improbable, must be the truth? We know that he did not come through
the door, the window, or the chimney. We also know that he could
not have been concealed in the room, as there is no concealment
possible. Whence, then, did he come?”
This seems to sum up the problem of MH370 rather well, but
Arthur Conan Doyle proves to be no help either, for the answer to
Holmes’s question turns out to be that the villain came through a
trap-door in the roof. This hardly qualifies as more improbable
than an impossibility, as Sherlock had suggested. It’s rather a
simple (and irritatingly deus-ex-machina)
explanation, after all.
Indeed, I am struggling to find any unsolved case of mass
disappearance that is remotely as baffling as this one, even from
before the age of satellites. Take Flight 19, the five torpedo
bombers that vanished off the coast of Florida on a routine
training exercise in 1945, and whose planes have never been
The case was much beloved of the UFO crowd (the pilots return to
Earth — still youthful — in the film Close Encounters of
the Third Kind), but it takes only a brief internet search to
find out that there is nothing mysterious here at all. The flight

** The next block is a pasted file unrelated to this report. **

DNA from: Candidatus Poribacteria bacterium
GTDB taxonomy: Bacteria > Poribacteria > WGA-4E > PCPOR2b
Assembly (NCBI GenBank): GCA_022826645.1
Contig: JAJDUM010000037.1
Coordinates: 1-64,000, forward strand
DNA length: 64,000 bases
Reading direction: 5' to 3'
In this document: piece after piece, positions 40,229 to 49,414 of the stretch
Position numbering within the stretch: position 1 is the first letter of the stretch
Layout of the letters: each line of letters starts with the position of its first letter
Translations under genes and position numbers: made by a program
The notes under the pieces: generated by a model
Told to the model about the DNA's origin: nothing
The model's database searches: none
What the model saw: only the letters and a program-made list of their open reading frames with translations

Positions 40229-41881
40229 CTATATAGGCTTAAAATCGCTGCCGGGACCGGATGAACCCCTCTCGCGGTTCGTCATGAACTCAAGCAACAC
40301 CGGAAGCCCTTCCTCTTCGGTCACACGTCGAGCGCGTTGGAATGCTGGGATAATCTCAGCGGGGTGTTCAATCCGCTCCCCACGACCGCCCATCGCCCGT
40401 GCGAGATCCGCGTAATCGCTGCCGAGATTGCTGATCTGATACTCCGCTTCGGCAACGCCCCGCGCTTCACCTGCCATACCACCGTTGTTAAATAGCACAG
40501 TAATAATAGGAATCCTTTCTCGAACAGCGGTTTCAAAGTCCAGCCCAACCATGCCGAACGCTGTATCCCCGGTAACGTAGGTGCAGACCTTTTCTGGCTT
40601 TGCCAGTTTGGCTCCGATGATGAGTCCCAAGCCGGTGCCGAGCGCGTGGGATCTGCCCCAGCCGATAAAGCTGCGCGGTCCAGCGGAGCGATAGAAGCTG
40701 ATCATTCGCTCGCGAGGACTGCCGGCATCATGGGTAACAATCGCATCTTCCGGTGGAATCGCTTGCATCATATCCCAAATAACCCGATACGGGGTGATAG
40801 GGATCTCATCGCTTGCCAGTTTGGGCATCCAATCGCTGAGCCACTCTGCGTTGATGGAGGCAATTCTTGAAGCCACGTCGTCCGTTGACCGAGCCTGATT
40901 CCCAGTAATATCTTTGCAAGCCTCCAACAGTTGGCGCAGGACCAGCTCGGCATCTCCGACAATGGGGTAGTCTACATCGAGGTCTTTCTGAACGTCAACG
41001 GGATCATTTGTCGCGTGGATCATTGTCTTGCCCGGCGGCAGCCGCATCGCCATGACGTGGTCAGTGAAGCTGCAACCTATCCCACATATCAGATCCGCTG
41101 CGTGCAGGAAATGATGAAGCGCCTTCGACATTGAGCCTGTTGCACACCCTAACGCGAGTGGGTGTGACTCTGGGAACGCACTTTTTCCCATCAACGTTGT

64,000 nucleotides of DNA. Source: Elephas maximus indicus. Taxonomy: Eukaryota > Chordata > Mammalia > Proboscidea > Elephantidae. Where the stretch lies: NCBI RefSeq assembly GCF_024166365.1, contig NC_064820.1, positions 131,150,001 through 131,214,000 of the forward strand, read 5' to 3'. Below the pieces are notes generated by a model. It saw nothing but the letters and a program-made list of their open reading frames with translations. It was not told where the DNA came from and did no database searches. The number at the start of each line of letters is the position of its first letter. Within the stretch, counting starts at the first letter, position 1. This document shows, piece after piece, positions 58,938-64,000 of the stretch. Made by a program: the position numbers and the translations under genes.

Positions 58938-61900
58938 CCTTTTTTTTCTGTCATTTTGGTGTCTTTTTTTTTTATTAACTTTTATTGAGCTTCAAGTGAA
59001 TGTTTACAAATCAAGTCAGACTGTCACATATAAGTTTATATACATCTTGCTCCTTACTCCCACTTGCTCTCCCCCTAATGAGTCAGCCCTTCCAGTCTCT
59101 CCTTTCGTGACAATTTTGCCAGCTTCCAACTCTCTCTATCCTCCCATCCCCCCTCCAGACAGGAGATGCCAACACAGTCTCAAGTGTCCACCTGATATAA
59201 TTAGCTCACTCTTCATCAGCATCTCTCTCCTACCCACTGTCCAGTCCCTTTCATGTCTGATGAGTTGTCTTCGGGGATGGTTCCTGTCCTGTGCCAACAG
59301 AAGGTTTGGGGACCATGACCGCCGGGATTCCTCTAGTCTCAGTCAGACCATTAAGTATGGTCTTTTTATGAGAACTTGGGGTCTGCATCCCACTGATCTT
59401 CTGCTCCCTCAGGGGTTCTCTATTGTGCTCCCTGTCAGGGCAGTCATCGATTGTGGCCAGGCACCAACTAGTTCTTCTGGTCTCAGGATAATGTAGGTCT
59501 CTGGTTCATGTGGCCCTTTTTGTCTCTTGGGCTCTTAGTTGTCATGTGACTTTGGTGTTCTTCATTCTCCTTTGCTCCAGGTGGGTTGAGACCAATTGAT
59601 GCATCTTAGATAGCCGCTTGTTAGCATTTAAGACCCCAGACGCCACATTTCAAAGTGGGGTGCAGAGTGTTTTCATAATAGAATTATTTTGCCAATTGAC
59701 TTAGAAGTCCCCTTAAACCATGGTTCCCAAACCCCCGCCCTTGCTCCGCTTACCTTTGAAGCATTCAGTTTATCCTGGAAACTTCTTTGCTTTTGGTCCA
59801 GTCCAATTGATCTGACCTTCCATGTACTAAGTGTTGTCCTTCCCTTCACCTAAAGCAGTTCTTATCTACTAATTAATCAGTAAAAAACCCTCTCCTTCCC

leader was on the radio admitting he was lost and saying he thought
he was over the Florida Keys, rather than the Bahamas. This led him
to fly further out to sea, rather than back towards the coast.
The disappearance of Sir John Franklin’s expedition to find the
North-west passage after 1845 seemed mightily mysterious to the
Victorian public because two whole ships and 129 men vanished
altogether, and nine years of searching by lots of expeditions
turned up nothing.
As with MH370, they were looking in the wrong place at first.
But eventually buttons, medals, spoons and clothing in the
possession of Inuit natives led searchers to the west shore of King
William Island, where they found a trail of artefacts, bodies, two
messages and a boat.
These eventually told a coherent, if confused, story of two
winters stuck in the same stretch of pack ice, deaths from scurvy
(abetted by lead poisoning, as 20th-century analysis showed) and
the abandonment of the ship by the 105 survivors in an attempt to
reach mainland Canada, dragging the boats overland intending to row
them up a river. Mysteries remain, including why the boat that was
found on a sled was apparently being dragged back towards the ships
and contained not just bodies but also soap, silk handkerchiefs,
silver, 40lb of chocolate and several books including a copy of
theVicar of Wakefield.
But these are minor mysteries — not like the Malaysian airliner.
The black box will stop transmitting in about a week, so we may
struggle ever to find it and know what actually happened.
If the cause remains mysterious for years, as now seems
possible, that need not prevent us from learning lessons. Planes
will surely now be fitted with satellite tracking devices. And
given that some kind of human intervention seems to be at the root
of the disappearance, as I argued two weeks ago, pilotless planes
may come to be seen as less dangerous than piloted ones.